There are four types of market structure:
• Perfect competition;
• Monopolistic competition;
• Oligopoly; and,
Perfect competition is characterised thus:
There are many sellers, with no one organisation dominating the market, of identical products, selling at a price that is dictated by the market. There are many buyers in the market who have perfect knowledge of the products and the alternatives available and there is little or no differentiation between different products offered by different sellers.
There are no barriers to entry into the market and sellers are able to enter and exit the market at any time and there would be no advertising costs as all products are identical and all buyers have perfect knowledge.
There is very little pure perfect competition in today’s global economy but milk and egg producers/suppliers could be said to fulfil the requirements.
Monopolistic competition is characterised thus:
There are many sellers, with no one organisation dominating the market, of dissimilar products; say, clothing retailers.
The buyers do not have perfect knowledge but they are aware of similar substitutes that are available at not-so-different prices from different sellers, and because of this, there are no barriers to entry into the marketplace which will attract new competitors into the market or encourage existing sellers to differentiate their products as much as is possible. Sellers can differentiate their product...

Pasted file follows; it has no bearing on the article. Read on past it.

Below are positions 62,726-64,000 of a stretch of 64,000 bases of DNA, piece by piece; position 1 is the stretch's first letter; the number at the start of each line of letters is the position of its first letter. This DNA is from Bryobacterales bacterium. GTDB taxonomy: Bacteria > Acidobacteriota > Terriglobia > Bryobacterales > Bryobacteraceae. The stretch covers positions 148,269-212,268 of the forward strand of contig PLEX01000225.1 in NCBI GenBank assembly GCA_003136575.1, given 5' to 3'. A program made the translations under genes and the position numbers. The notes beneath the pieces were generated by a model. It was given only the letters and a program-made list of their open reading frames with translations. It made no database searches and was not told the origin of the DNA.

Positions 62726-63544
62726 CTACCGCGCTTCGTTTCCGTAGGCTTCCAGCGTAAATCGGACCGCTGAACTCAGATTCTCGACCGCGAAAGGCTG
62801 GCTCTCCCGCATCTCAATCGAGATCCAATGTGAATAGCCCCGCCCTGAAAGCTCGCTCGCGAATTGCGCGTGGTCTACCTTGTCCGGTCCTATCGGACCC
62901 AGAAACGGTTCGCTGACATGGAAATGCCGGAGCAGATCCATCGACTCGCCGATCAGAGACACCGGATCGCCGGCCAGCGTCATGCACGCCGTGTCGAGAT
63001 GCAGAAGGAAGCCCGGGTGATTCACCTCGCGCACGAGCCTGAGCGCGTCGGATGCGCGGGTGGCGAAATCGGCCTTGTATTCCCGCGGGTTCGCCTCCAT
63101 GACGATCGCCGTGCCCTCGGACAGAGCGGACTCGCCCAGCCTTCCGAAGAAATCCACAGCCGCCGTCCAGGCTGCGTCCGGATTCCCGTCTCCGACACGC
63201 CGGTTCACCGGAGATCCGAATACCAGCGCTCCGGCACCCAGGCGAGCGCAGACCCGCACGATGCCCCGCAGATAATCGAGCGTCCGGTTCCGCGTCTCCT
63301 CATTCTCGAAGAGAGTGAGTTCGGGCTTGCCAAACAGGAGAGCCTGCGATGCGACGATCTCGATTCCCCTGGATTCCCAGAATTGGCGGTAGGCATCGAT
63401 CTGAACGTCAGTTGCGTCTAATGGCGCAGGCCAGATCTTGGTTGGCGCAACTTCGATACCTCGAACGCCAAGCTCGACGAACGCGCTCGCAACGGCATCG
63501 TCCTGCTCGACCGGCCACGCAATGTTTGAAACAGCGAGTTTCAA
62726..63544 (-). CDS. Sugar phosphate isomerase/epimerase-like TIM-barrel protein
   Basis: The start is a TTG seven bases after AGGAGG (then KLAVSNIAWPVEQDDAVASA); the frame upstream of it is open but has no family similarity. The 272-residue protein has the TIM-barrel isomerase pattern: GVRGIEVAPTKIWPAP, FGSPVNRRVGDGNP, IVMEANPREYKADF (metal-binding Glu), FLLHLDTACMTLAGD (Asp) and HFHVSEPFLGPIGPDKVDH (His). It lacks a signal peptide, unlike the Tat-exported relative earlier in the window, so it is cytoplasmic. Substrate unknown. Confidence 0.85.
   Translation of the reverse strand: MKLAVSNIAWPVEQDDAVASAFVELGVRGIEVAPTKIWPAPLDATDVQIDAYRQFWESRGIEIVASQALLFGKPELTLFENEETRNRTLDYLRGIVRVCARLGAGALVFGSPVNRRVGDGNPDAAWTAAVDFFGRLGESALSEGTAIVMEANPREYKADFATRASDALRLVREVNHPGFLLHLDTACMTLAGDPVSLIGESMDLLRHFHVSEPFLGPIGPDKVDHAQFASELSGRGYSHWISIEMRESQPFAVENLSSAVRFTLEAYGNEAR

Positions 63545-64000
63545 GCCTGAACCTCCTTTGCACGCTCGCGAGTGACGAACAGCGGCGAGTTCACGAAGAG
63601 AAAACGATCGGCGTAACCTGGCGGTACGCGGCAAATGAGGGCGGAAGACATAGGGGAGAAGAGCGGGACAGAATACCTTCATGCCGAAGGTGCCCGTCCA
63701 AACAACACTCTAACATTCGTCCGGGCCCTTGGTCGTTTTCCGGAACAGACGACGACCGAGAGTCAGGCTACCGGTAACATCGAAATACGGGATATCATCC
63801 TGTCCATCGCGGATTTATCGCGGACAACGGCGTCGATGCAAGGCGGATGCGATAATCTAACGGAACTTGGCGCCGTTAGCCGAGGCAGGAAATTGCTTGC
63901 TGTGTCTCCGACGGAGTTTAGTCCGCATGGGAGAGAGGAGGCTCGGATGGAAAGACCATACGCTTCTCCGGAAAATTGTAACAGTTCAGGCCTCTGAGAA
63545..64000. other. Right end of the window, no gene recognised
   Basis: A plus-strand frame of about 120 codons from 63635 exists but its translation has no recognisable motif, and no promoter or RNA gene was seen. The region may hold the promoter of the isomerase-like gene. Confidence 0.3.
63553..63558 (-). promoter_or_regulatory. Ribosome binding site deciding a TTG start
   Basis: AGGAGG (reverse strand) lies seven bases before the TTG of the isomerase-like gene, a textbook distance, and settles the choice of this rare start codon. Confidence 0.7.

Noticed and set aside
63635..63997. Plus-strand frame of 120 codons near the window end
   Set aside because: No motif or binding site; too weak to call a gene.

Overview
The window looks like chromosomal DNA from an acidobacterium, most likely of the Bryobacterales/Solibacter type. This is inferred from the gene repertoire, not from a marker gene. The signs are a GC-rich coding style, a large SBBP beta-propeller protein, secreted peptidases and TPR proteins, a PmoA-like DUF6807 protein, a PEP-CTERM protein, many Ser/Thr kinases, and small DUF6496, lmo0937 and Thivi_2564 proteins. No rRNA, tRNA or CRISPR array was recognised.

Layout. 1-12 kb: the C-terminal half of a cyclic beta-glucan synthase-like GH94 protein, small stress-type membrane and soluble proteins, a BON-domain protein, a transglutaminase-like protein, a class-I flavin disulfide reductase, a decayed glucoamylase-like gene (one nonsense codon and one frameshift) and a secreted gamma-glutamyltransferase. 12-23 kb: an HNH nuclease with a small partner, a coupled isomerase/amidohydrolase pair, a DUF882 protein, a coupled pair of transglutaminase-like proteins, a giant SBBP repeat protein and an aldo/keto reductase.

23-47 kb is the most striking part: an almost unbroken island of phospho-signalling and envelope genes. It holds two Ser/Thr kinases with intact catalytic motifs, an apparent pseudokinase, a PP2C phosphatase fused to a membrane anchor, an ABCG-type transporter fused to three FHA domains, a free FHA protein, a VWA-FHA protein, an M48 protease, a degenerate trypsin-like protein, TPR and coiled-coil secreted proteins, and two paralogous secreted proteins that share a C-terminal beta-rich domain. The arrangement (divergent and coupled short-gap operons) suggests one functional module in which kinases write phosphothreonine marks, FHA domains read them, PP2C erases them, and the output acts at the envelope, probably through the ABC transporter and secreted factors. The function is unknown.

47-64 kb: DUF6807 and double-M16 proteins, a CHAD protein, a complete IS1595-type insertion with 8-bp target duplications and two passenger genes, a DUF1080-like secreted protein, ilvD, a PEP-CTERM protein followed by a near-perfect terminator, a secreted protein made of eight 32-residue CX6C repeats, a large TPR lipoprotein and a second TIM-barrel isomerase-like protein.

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...e is one single seller that has complete control over the market, therefore making that seller a ‘price-maker’ - dictating the market price, with the consumer being the ‘price-taker’ – taking the price that is dictated by the market and there are no substitutes for the product. The seller is able to earn abnormal profits as they have no competition however this may not be sustainable in the long-term as customers may not continue to buy their products. There are effective barriers to entry into the marketplace which could include government intervention, patents and copyrights, and high start-up costs.
In the UK, before privatisation, BT, British Rail and British Gas were monopolies as there were no other providers of these services. Royal Mail still has the monopoly on mail deliveries and postage stamps although there are other parcel delivery services and couriers.
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